What is the source of the data?

Our database of launches keeps thousands and thousands of pieces of data that we diligently organize to present it on the website in a coherent and meaningful way. We collect the data from various sources: Wikipedia, official websites of launch service providers, Twitter, news articles.

New data arrives all the time - in fact, a few times a day - either with the help of automatic machinery we've built, or entered manually.

Is the data complete?

We strive to build a complete catalog of all rocket launches ever happened and all launches that are known to be planned. That said, we prioritize information relevant to the current launches and, more broadly, to the space industry's ongoing development.

There are a few areas where we know our catalog is currently lacking information.

Suborbital flights

For example, the test "hops" of Starship prototypes or test flights of the Blue Origin's New Shepard rocket. Those are all essential for the development of the space industry, and we will definitely add them to our database. There have been many more suborbital flights of other rockets, and we are aiming to add the most notable ones eventually.

Lists of astronauts and cosmonauts

We already have data for many crewed flights (including Vostok, Soyuz, and Mercury-Redstone), and we are planning to add all the remaining data (for example, crew info of all the Space Shuttle missions).

Mission details for some flights

There have been less than 7000 rocket flights over the last 60+ years. One might say that it's a rather small number for such a long period and thus every rocket launch counts and there are no insignificant ones. We agree. And yet, we have to admit that, to some extent, rocket launches have become a routine (in a good way!). For some of them, there is really not much to say, so listing the payloads and technical info might be just enough. As a result, we aim to add details for the most significant events first, but will eventually cover all of them, including those that we (subjectively) find less interesting.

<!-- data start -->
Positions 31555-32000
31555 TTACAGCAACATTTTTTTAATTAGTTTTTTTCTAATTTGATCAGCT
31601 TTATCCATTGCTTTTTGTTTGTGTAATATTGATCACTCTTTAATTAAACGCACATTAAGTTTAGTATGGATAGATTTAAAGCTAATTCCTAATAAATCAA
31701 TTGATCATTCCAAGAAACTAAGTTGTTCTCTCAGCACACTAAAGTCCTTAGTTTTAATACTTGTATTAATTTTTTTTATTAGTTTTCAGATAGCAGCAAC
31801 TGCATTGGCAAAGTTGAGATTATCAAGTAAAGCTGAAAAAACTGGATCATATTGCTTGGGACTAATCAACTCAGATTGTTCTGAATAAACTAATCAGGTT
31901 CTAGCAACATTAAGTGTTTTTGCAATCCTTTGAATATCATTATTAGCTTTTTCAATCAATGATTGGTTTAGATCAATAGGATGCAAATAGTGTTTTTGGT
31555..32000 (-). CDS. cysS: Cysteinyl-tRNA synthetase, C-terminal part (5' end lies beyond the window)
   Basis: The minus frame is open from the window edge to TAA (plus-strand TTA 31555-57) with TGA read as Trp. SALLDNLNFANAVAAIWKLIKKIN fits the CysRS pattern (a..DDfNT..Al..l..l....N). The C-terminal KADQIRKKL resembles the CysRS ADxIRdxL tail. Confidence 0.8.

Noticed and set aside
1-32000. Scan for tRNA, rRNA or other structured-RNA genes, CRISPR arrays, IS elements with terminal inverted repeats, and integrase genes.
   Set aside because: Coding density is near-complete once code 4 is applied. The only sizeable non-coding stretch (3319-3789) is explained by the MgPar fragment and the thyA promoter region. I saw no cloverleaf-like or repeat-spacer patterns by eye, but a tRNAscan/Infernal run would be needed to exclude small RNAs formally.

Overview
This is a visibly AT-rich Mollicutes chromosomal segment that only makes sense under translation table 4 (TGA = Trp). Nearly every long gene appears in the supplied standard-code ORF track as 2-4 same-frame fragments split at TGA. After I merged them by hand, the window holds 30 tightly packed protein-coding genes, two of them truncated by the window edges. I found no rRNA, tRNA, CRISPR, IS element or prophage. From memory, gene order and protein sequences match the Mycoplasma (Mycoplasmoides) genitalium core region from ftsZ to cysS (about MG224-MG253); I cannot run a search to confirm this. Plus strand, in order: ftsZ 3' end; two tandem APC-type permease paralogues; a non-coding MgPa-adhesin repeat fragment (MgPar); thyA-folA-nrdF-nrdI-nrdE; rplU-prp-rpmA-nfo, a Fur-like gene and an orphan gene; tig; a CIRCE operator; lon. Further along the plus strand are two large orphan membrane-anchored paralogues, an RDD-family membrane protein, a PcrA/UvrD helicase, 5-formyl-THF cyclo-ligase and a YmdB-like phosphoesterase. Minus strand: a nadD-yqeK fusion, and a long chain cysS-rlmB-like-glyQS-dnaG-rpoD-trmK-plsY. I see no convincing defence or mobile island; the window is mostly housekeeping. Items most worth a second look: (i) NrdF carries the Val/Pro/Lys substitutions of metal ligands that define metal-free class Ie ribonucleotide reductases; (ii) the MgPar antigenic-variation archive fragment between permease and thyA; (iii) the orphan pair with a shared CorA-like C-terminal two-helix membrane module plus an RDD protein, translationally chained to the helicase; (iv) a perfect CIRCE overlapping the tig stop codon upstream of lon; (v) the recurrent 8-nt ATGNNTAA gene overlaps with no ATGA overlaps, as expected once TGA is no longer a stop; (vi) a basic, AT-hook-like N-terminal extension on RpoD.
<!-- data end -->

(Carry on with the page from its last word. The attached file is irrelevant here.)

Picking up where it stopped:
Can I rely on the data?

Yes and no.

We strive to be diligent in collecting and organizing data, and we expect it to be correct to a large extent. Yet, we can't give you a guarantee that the data is 100% accurate. Data sources are not always free from mistakes and typos, and it may take some time for us to notice a problem and correct it. Then, there is also some time lag between actual events and their reporting on our site.

If you depend on the correctness of the data financially or in any other significant way, we urge you to be mindful and do your own diligent research. Compare data from a few independent sources before taking any action or making a serious decision.